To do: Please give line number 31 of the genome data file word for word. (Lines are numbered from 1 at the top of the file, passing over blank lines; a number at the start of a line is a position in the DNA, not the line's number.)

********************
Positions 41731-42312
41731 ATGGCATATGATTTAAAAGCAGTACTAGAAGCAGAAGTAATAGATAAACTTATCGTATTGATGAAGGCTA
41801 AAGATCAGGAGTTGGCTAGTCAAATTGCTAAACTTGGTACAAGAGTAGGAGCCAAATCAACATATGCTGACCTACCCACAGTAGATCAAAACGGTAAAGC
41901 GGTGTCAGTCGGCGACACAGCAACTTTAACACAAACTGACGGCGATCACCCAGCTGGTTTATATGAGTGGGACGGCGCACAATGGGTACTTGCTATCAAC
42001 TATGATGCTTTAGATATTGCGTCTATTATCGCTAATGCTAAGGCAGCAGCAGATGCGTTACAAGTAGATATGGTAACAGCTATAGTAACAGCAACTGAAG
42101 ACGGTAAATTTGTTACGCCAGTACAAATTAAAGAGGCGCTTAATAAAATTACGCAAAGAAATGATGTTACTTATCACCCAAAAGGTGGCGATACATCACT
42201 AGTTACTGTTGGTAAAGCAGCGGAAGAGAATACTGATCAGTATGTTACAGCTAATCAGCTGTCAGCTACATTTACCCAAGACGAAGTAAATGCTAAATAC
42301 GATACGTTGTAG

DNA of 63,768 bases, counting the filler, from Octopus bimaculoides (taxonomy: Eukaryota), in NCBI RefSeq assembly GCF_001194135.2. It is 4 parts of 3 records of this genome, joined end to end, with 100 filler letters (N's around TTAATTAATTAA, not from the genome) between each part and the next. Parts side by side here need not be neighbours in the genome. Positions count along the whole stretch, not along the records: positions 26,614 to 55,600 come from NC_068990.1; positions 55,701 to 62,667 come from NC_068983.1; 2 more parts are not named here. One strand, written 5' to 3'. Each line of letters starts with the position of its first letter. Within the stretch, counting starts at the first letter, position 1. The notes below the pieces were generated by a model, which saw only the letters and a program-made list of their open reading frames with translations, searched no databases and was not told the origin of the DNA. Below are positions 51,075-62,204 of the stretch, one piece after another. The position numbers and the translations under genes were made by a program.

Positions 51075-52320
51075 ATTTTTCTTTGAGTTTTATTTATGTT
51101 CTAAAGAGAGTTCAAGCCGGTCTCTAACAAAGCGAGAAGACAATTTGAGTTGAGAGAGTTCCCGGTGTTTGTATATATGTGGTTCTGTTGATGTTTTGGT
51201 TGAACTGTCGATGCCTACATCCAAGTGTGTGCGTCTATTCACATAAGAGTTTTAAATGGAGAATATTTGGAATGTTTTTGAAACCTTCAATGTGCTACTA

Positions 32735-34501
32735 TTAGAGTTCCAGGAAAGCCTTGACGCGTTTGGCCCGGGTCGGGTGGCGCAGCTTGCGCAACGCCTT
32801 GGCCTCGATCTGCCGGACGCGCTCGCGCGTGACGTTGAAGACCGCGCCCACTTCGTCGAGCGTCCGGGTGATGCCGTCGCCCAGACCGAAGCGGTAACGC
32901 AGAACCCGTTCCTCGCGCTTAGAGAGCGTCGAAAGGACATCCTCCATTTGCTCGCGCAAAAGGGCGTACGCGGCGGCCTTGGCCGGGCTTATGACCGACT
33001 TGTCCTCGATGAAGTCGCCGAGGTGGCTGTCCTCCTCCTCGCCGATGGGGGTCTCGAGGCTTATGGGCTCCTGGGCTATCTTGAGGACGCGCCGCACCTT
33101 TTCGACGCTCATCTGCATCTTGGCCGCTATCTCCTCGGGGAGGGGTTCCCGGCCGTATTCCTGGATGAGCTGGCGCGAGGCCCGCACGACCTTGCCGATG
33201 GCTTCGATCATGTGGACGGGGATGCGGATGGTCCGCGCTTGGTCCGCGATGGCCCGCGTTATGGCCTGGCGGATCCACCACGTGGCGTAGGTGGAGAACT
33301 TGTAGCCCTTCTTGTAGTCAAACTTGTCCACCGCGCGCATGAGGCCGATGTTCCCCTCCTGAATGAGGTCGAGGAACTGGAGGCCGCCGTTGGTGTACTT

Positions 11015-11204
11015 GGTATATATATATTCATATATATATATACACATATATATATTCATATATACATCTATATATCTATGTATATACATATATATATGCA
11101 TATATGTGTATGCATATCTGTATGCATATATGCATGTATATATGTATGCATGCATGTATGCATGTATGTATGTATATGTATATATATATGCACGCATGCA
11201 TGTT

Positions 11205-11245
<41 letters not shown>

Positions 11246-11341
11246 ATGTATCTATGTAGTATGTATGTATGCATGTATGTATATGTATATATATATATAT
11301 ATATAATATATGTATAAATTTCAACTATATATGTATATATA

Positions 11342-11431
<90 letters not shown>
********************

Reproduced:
Positions 11342-11431